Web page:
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Hoerner, Bohm's Opening Day Assignments Are Instructive

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Nico Hoerner (Photo by Bill Mitchell)

If history is any guide, Cubs fans hit the jackpot in last year’s draft when they selected Stanford shortstop Nico Hoerner. In fact, the way the Cubs have handled Hoerner in his first full season parallels the way they handled All-Star third baseman Kris Bryant a year after he was drafted No. 2 overall out of the University of San Diego.

Both players started out in the Rookie-level Arizona League for a brief tune-up, then adjusted to games under the lights in short-season (Bryant played 18 games for Boise, Hoerner lasted a week with Eugene) before moving to A-ball.

The only major difference is that Hoerner went to low Class A South Bend while Bryant went to high Class A Myrtle Beach. Notably, Hoerner played in just four games with South Bend before tearing a ligament in his thumb that ended his regular season.

The next step for both was the Arizona Fall League, an ambitious assignment considering the lengthy college season they’d just completed a few months prior. No matter, both tore up the famed prospect proving ground.

In 2013, Bryant hit .364/.457/.727 with six home runs in 20 games for Mesa. Five years later, Hoerner hit .337/.362/.506 with one long ball in the Fall League. Once the next season rolled around, the next step for both was Double-A. There, they joined some pretty excellent company.

While this doesn’t mean Hoerner will match Bryant’s production, it is unusual for a college draftee to jump straight to Double-A to begin their first full pro season.

Since 2010, Bryant is one of just six position players selected among the draft’s top-10 picks to begin his first full professional season in Double-A or higher. The other five? Mike Zunino (who started in Triple-A), Kyle Schwarber, Alex Bregman, Anthony Rendon and Christian Colon. Of that group, Colon is the only pick that seems like a whiff (even though he did score one of the most significant runs in franchise history).

And even though Hoerner wasn’t among the top-10 picks in last year’s draft (he went 24th), starting his first full season in Double-A is still a pretty rare feat. Baseball America looked at the top 40 picks from the last nine drafts and found that, of the 84 position players from four-year universities (we did not include JC selections Bryce Harper, Cory Spangenberg and Brian Goodwin), just 10 started their first full pro season at Double-A or higher.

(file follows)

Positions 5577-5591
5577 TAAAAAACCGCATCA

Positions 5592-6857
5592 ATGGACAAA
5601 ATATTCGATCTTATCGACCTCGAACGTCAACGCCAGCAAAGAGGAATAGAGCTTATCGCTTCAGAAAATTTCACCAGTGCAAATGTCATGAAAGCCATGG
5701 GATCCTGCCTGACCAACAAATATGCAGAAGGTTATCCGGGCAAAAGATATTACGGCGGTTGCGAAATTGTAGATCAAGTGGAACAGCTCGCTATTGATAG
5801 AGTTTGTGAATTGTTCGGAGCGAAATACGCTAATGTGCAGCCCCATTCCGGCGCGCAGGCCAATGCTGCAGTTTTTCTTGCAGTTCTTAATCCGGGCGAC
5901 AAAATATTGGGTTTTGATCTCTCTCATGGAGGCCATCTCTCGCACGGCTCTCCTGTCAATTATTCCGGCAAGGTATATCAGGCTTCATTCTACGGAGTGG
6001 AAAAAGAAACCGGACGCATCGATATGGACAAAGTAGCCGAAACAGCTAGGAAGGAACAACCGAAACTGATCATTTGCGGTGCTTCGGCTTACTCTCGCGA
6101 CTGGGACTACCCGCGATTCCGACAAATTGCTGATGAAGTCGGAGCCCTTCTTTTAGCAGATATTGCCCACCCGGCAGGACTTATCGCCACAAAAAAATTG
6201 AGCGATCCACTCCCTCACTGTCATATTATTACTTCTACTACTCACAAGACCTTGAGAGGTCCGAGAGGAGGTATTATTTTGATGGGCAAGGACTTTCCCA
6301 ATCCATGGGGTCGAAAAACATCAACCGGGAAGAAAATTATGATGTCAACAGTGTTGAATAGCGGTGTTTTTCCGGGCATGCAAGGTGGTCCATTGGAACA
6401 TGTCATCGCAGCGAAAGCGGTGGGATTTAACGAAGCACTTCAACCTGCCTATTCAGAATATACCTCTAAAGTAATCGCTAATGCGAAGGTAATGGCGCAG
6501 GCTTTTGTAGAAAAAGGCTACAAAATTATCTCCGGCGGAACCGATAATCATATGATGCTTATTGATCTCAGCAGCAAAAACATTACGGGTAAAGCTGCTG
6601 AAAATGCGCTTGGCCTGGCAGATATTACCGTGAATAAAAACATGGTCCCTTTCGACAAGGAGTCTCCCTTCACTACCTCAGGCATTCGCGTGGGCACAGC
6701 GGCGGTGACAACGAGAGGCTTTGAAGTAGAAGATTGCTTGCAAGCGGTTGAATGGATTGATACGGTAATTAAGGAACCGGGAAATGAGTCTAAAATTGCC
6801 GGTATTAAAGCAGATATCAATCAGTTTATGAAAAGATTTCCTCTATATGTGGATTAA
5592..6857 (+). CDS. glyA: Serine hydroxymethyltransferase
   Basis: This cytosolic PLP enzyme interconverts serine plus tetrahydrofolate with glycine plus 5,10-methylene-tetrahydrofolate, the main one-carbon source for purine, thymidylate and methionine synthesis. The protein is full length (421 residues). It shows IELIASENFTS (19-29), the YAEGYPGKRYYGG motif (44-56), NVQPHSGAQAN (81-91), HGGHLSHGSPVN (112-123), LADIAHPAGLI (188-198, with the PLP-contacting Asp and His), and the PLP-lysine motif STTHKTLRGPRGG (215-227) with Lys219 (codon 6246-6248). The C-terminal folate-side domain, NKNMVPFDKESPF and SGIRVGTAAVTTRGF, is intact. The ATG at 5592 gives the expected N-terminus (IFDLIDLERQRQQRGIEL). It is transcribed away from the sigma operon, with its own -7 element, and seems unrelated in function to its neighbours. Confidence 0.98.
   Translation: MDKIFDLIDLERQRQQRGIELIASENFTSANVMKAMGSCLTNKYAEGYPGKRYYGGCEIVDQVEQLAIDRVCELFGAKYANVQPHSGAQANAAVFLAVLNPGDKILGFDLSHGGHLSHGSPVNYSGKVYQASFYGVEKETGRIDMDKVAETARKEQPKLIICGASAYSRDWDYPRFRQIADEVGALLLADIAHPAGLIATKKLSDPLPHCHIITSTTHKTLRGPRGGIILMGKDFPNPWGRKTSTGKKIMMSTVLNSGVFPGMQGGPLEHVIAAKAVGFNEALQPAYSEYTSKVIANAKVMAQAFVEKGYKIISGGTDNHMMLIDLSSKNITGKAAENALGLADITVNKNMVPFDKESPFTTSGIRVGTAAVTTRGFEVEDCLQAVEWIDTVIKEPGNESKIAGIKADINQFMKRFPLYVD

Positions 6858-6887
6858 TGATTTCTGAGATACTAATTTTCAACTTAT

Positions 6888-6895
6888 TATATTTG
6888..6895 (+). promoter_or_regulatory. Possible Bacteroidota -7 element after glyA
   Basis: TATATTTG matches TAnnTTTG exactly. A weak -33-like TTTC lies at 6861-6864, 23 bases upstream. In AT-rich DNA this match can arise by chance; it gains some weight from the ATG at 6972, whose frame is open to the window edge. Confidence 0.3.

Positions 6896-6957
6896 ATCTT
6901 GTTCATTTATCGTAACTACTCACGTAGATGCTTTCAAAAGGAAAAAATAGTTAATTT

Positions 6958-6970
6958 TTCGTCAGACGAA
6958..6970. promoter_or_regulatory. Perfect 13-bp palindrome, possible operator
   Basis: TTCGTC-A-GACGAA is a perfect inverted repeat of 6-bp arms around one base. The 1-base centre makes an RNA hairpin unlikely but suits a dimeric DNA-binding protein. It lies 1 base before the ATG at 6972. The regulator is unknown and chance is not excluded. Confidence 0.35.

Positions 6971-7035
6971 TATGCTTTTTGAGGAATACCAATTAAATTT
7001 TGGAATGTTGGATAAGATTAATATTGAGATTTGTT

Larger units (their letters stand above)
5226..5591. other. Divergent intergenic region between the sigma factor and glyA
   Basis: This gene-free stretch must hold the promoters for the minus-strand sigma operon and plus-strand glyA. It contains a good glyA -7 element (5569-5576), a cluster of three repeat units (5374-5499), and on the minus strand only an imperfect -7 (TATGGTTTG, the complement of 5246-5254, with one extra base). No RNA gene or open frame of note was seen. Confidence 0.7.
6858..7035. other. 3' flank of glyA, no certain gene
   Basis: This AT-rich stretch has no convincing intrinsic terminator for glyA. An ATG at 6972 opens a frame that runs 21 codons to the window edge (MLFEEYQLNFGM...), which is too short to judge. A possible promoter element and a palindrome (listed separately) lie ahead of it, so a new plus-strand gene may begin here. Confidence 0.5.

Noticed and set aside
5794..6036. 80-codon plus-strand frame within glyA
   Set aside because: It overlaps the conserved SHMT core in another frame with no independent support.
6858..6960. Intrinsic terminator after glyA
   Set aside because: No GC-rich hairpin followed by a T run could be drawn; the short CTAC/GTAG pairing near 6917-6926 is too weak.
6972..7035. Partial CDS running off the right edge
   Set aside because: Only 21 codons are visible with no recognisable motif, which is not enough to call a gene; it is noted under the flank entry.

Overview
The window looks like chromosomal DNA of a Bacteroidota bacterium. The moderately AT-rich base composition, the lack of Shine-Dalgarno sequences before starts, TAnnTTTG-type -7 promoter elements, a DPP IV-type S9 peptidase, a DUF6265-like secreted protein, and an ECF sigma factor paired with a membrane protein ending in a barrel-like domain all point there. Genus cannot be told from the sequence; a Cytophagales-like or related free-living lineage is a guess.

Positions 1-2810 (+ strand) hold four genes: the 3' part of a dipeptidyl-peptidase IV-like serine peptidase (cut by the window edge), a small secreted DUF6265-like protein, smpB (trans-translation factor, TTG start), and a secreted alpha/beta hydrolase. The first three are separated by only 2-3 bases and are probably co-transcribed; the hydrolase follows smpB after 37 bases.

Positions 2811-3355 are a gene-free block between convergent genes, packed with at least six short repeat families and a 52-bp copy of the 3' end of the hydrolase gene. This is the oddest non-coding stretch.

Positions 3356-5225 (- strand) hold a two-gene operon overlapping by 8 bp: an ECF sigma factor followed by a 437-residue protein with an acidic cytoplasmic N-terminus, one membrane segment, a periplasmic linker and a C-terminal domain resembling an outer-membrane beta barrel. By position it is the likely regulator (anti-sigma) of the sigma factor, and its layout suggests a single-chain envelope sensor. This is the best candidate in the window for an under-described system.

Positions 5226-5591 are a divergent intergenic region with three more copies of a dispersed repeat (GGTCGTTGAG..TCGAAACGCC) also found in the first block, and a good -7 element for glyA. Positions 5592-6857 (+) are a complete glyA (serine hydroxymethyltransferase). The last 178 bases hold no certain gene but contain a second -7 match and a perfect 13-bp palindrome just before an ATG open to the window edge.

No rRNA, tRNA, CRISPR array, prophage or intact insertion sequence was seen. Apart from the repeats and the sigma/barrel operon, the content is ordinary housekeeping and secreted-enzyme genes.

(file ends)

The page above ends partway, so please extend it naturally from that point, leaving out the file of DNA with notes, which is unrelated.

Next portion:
Besides Zunino, Schwarber, Bryant, Bregman, Rendon and Colon, the rest of the list includes Trea Turner, Kolten Wong, Twins prospect Brent Rooker and Hoerner. That’s it. The eight players in that group who have made their big league debuts have racked up a trophy room full of honors, including a three All-Star appearances, one All-Star Game MVP, a Rookie of the Year and five spots among the top 10 in MVP voting, including 2016 winner Bryant.

His career is just starting, but the early signs are encouraging for Hoerner and the Cubs. On the other side of the ledger, there’s Alec Bohm and the Phillies.

Twenty-three college position players were selected among the top-10 picks in the last nine drafts, Bohm, who went to Wichita State, is the only one to start his career in low Class A. If you expand the player pool to the first 40 picks in each of those drafts, the outlook gets a little bit less dire.

Including Bohm, that group is 18 players deep and includes two All-Stars in Mariners outfielder Mitch Haniger and Yankees slugger Aaron Judge. The rest of the group, however, is more misses than hits. Indians catcher Kevin Plawecki is the best of the rest. The full group includes Max Pentecost, Casey Gillaspie, DJ Stewart, Kyle Parker, Phillip Ervin, Victor Roache, Kyle Holder, Mike Kvasnicka, Bryce Brentz, Derek Fisher, Zach Cone, Anfernee Grier, Jake Burger and 2018 draftee Cadyn Grenier.

That there are physical similarities between Judge and Bohm should come as some comfort to Phillies fans. Both are hulking players (though few measure up to Judge) from colleges in mid-sized conferences who show both power and patience. Haniger also has gone on to have plenty of success, although in his care he had to completely re-work his swing in the minors.

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Baseball America Prospect Report -- April 15, 2019

Nate Pearson strikes out nine, Vladimir Guerrero Jr.'s average rises to .360, Dylan Cease still hasn't allowed a run and more.

WHERE THEY START, WHERE THEY FINISH
We looked at every position player drafted in the top 40 picks out of a four-year college from 2001-2014. Most (100 of 165) are sent to high Class A to begin their first full pro season. Here's a look at those who didn't start in high Class A.
Assigned ToPlayersMade Majors150+ MLB GamesAll-Star5+ Career WAR
AA+282825918
LoA2616834

To see just how rare Bohm’s low Class A assignment is, we then looked back through every draft since 2001 as well. And what we found is that he remained the only college position player taken in the top-five picks to be sent to low Class A to begin his first full pro season. Expanding the list to top-10 picks adds one more—outfielder Drew Stubbs (the No. 8 pick in 2008). Among the top 40 picks, there were another 13 college position players who were sent to low Class A. That group did include two players who had solid MLB careers—Todd Frazier and Chris Coghlan—and 10 others who did not, including Brett JacksonJohn McCurdyJohn MayberryAllan Dykstra and Brian Snyder.

To be sure, Bohm starting the year with Lakewood isn’t necessarily a reflection on his talent or what the Phillies think of him, it’s just worth pointing that players of his pedigree and draft status rarely move this slowly.

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